As a child, did you ever think about running away? Maybe it was due to a fight with your parents or because you thought you did something you’re parents wouldn’t approve of. Whatever the case, it’s something that a handful of children – particularly teens – consider from time-to-time.
If children who live at home with their parents have these thoughts, it’s not a stretch to assume that some teens in foster care also consider running away at times. Suddenly, these teens are cared for by a new family, have new rules and live in a new home. Life is already confusing as a teenager, and having your whole world turned upside down can be overwhelming. It’s also an age when children naturally want to test their power and independence – so running away might seem like the best choice in a situation when they may feel like they have very little choice.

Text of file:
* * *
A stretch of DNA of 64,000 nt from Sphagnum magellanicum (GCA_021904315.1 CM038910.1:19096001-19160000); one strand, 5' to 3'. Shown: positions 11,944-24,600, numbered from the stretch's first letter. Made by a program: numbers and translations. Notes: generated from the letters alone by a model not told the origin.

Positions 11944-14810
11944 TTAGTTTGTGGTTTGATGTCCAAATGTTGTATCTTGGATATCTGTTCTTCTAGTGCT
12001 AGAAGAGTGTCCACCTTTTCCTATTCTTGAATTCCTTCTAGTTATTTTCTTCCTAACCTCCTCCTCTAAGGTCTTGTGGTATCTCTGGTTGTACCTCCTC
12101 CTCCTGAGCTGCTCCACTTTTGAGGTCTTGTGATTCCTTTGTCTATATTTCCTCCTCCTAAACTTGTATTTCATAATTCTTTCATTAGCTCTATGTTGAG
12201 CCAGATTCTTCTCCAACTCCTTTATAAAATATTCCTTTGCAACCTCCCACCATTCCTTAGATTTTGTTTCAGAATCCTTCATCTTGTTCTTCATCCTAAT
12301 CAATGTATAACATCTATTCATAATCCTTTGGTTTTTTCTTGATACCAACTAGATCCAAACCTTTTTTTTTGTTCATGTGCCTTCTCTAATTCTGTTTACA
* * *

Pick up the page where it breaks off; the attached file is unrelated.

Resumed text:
But running away can be incredibly dangerous – everything from high risk of sexual exploitation to drug use. Since the safety of children is the top priority for our state’s child welfare system, they try to mitigate situations where a child may run away while in foster care. It’s no easy feat – and honestly, it’s a hard measure of success to live up to because no matter how hard workers or administrators try, there are some teens that will do everything in their power to run away.
The good news is that the overall risk of foster children running away is decreasing. Older children in the child welfare system are at a slightly greater risk of running away than younger children, however, the risk of children running away has been decreasing for youth in all age groups.
For more information on the runaway rate and other system measures, download POC’s Annual Report of Child Welfare System Performance. Information on the runaway rate can be found on page 22 of the report.